Last week, nearly 43,000 of my closest security friends and I gathered at the RSA Conference at San Francisco’s Moscone Center. Per usual, the event didn’t disappoint.
As a member of the DevSecOps speaking panel, here are a few of my key RSA takeaways from that discussion for organizations implementing DevOps.
1. Security has to break past the fear to enable DevOps
One reason there is so much friction as organizations try and adopt better security at the same time they are adopting DevOps is because DevOps creates fear. So much of what we do in security is still driven by compliance, and DevOps looks like another unsanctioned, uncontrolled thing that security cannot regulate.
Way back when I was a Unix system administrator, my boss came to me and asked a series of questions, which made me realize that as a group, we had lost our way and forgotten our mission. It was my job in security, just like it is any pro in security, to protect and ultimately enable the business. It’s the same way we need to view security and DevOps today. Despite the rapid growth of DevOps practices throughout various industries, there still seems to be a fair amount of trepidation, particularly among security practitioners and auditors. One of the first concerns that pops up is a blurted out, “You can’t do DevOps here! It violates separation of duties!” This is a misconception that Ben Tomhave has taken head on.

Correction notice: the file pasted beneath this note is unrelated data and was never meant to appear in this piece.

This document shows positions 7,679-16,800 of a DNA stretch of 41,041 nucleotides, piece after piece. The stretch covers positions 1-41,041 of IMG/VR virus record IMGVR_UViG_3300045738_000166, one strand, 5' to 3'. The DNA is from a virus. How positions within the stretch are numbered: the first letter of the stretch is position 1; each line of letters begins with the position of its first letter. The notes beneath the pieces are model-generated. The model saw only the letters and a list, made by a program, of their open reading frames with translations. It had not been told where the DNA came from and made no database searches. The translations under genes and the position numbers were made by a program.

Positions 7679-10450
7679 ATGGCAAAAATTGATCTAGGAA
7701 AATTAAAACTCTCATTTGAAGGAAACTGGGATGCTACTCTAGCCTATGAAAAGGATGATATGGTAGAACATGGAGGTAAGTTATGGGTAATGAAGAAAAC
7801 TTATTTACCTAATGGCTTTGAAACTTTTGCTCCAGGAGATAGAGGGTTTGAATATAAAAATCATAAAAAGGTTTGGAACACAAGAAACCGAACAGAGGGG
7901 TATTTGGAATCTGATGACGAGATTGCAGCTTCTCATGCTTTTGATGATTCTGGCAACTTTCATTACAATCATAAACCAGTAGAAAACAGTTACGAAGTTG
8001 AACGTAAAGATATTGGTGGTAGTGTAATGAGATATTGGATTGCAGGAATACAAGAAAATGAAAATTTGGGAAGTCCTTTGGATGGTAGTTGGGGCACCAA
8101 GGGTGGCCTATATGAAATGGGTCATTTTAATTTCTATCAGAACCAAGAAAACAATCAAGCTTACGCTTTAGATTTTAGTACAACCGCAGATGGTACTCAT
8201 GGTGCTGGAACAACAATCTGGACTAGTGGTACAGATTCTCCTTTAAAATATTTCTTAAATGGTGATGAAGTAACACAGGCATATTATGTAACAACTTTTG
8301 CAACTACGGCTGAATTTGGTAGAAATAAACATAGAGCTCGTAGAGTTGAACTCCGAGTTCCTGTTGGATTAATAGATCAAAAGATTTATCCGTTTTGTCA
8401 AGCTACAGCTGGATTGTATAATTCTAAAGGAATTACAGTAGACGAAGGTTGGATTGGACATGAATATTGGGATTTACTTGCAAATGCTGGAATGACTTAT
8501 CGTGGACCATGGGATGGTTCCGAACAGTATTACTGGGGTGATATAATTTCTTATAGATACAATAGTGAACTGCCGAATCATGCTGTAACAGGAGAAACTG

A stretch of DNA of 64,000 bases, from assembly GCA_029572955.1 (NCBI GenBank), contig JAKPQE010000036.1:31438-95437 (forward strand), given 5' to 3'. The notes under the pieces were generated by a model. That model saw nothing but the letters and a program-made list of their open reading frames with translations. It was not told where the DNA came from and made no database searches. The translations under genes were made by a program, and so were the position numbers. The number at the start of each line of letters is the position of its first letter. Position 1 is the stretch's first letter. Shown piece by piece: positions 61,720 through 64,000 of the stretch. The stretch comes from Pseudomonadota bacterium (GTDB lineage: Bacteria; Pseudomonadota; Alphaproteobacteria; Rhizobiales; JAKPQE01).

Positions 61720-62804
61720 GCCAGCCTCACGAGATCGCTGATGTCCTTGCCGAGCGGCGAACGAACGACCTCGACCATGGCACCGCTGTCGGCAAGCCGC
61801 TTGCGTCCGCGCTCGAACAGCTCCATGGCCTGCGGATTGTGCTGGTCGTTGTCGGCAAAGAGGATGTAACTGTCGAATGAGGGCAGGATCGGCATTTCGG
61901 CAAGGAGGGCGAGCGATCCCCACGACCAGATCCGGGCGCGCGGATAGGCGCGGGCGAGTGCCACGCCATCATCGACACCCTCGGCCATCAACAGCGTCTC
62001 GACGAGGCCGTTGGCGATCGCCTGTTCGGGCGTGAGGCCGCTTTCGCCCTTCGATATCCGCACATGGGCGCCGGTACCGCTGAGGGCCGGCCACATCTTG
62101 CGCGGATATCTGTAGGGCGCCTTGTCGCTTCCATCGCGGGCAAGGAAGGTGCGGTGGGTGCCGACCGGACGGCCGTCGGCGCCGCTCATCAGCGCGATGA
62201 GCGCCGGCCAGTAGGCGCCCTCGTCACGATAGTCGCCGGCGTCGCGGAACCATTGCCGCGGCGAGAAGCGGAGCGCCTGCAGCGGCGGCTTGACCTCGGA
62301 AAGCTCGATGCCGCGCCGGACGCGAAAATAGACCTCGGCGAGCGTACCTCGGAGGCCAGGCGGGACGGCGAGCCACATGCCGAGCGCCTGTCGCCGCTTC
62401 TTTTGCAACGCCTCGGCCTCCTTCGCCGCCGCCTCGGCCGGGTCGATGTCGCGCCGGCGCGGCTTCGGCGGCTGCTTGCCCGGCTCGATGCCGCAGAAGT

2. There’s no “best size” for a DevOps transformation
Many have noted that larger enterprises seem to be adopting DevOps faster than mid-size and even smaller firms.
On one hand, that makes a lot of sense. Large companies typically have the capital and the resources to make a transformation. But at the same time, no matter how many resources, you can’t just flip a switch and expect it all to happen in an instant. I see business managers are getting smarter in that they know you can’t move a mountain in a day. Many are starting off small, finding success and branching out.
Mid-size and smaller firms often have the benefit of a green field project that can be built the right way from the ground up. We’ll continue to see organizations of all sizes embracing DevOps.
3. Make automated security testing a priority from day one
Unfortunately, I think that for a lot of companies automated security testing is just not a priority. But let’s take a step back to the requirements for any given feature. We have to ask if the people writing those are including security? Because right now, security testing just isn’t getting done, as it’s not a requirement, which means it’s not a priority. If we made security a requirement from day one for both application and infrastructure engineers, then more testing would get done. People who write code or do QA testing are smart. They don’t want to be doing the same thing over and over again. If security is baked in from the beginning, pretty soon they’ll naturally start automating themselves.